3 Reasons We Cannot Cater to White Friends Who Say ‘I’m Not Racist’

A person sits in front of their computer, their hands rubbing their temples, looking down with an exasperated expression.

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My journey from inner city Cleveland to the suburbs and then to a university where only 3% of the students were Black like me was a constant struggle. I seemed to always be grappling with maintaining a healthy relationship with the different forms of Whiteness by which I found myself surrounded.

At many points along that journey, white people became friends, teachers, or parts of other important relationships with me — relationships that, as time went by and microaggessions occurred, I increasingly realized needed to be navigated with a more contextual understanding of the racist system in which we were all partaking.

As that awareness grew, so did my understanding of my friends, teachers, and acquaintances complicity in racism. And as they were important to me, my attempts to share that understanding with them also increased.

But I regularly came up against strong resistance.

I can’t even estimate the many total hours I’ve spent trying to convince the white people in my life, especially the ones I deeply cared for, that they aren’t bad — even if they do benefit from and partake in racism.

I also wonder how many bad ones I’ve lied to in the process.

The conversation usually went something like this:

Me: White people need to stop doing racist things.

White person: Not all white people are bad.

Me: Well, not all white people are bad, but all white people need to stop doing racist things.

White person: But I’m not racist!

Me: All white people benefit from racism and can be racist. That doesn’t mean you are a bad person, necessarily. But you can be.

White person: I’m a good person who loves Black people. I’m not racist!

Me: No one is saying you’re not a good person, but you need to take responsibility for how racism continues to exist. You can be a good person and do that.

White person: I’m not racist, so why is that my responsibility?

And back and forth until, almost always, we’d reached an impasse. I was exhausted and they were just as committed to the idea of having nothing to do with racism as before.

This isn’t to say white people don’t have the capacity to understand how racism is a system that they all benefit from and perpetuate both consciously and unconsciously. I have enough white friends remaining who do understand this and behave accordingly.

But after so many failures in having this conversation, I had to ask myself why it was so unproductive. As I learned more about how racism functions and how elaborately it works to reproduce itself, I came to understand that part of the answer is this conversation often reinforces the same racism it is meant to address.

Notice how the white person in the example engages the truth of “white people need to stop doing racist things” with a statement, not a question, demanding your acceptance of their defensiveness for racism before even acknowledging the problem of racism.

They become the focus of the conversation rather than racism itself — much less my experience of the racism.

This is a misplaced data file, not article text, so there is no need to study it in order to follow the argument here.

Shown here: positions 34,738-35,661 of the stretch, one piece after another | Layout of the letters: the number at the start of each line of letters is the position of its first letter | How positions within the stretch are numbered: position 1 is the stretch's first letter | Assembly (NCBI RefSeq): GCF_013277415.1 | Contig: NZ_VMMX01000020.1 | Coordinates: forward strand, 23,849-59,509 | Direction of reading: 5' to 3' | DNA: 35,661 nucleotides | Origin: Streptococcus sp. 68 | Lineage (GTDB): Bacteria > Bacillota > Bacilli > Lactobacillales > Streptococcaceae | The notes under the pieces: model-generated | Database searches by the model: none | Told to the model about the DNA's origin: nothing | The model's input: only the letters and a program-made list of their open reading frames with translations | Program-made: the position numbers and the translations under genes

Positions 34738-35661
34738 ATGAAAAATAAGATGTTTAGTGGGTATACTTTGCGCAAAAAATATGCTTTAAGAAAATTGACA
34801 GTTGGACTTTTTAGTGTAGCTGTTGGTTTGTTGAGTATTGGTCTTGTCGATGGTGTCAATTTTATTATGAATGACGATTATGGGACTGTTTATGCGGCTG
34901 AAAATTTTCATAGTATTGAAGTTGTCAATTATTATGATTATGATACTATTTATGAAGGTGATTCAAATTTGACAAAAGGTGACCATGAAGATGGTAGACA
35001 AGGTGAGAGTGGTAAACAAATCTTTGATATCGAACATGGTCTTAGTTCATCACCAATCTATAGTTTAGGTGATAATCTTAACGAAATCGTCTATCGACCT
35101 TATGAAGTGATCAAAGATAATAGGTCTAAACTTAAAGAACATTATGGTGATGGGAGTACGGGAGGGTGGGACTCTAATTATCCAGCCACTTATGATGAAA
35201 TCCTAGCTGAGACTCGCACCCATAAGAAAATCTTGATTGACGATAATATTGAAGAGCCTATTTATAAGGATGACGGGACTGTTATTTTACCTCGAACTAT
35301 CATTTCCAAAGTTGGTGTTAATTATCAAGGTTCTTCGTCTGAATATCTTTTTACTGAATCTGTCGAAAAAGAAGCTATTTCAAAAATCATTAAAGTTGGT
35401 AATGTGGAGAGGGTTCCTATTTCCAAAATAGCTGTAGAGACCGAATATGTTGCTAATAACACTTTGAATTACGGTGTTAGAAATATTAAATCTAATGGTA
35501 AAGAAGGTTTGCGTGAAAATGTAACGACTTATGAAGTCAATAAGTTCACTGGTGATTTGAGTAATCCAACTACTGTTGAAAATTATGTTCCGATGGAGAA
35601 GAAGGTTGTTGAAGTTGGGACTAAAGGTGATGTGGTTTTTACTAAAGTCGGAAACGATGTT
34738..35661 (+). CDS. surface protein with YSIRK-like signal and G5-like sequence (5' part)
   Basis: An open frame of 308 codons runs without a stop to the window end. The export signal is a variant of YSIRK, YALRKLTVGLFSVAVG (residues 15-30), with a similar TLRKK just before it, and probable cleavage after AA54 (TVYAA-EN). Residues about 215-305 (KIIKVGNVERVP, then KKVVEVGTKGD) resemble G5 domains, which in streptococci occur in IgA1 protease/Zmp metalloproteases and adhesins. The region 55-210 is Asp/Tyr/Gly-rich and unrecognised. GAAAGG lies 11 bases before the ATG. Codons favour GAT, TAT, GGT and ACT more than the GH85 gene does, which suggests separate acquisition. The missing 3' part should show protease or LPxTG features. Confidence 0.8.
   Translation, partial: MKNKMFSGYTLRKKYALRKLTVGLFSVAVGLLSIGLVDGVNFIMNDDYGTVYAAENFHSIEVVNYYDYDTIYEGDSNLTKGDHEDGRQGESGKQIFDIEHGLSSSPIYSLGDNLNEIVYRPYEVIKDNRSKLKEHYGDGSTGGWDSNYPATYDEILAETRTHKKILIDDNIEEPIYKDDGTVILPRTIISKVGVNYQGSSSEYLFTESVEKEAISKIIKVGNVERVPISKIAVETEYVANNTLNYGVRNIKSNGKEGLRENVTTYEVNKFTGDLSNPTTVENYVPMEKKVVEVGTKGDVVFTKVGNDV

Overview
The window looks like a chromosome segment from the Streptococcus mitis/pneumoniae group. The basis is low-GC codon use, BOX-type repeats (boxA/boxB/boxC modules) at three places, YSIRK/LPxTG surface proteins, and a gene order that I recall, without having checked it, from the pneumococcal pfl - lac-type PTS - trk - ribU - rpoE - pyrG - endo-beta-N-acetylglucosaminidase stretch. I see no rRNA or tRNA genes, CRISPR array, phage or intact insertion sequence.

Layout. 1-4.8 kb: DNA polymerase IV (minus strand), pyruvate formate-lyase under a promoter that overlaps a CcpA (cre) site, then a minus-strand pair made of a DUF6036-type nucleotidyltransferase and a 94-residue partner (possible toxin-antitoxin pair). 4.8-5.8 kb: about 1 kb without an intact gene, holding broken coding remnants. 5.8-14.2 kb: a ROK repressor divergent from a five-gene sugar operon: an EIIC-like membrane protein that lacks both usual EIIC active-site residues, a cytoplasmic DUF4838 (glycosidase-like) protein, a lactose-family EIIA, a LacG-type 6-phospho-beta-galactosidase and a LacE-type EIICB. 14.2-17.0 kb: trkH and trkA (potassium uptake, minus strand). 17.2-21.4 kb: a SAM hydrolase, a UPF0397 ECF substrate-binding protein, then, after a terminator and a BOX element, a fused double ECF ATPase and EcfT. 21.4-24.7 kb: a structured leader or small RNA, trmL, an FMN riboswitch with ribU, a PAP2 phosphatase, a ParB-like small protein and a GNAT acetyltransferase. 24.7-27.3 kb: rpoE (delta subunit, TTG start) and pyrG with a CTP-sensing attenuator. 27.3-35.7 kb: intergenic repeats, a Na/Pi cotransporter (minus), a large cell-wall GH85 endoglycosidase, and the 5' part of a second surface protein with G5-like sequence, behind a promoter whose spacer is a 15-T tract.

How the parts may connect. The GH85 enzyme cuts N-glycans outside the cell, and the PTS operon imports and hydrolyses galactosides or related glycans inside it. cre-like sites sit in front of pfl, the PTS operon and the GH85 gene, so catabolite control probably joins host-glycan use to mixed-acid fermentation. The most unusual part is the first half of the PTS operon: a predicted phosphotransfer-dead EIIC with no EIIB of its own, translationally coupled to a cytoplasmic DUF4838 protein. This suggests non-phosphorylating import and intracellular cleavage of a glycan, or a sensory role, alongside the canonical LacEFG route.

“I’m not racist!” refocuses the discussion on white people, white feelings, and the necessity of white innocence, while derailing conversations about how racism works on a structural level.

You can’t even talk about racism before white people are confident that their guilt is absolved.

Responding in order to quell their defensiveness sometimes suggests their defensiveness deserves quelling at the expense of a real conversation about racism and your energy. In order to move the conversation forward, I had to implicitly say, “You being a good person is a prerequisite acknowledgment for having a conversation about why people like me are dying.”

Not to mention, a comprehensive response, one that acknowledges their participation in racism, still requires their implication — which is often the reason for defensiveness in the first place.

Accepting participation in something as horrible as racism is understandably upsetting, so defensiveness is expected. But, if they truly aren’t bad people as they say, they’ll have to deal with it – not us. Here are 3 reasons why.

1. “I’m Not Racist” Is A Form Of White Fragility

Over the past year, I’ve been receiving a lot of pushback from friends and family over my writings and teachings on race.

“I’m not racist,” or “my partner is not racist,” is something I hear a lot, usually absent a specific charge on my part about them or their partner at all — funny how folks try on shoes when they fit.

I love these people, so I invested a lot into trying to convince them they can still be loved and recognize their place in a racist system at the same time — over and over again. It was as if they thought by them being racist they couldn’t be loved, and they just couldn’t get past that.

In a typical display of white fragility — the derailing and gaslighting responses white people have to even the most minimal of racial stress — many of these friends conflated “racist” with “bad person.”

This forced me to deal with an issue that wasn’t even being discussed, and to privilege its importance in comparison to what was being discussed — the problem of racism.

This stems not just from the unnuanced way we see “racist” to mean “completely bad,” but also the inability to own up to being able to do bad things.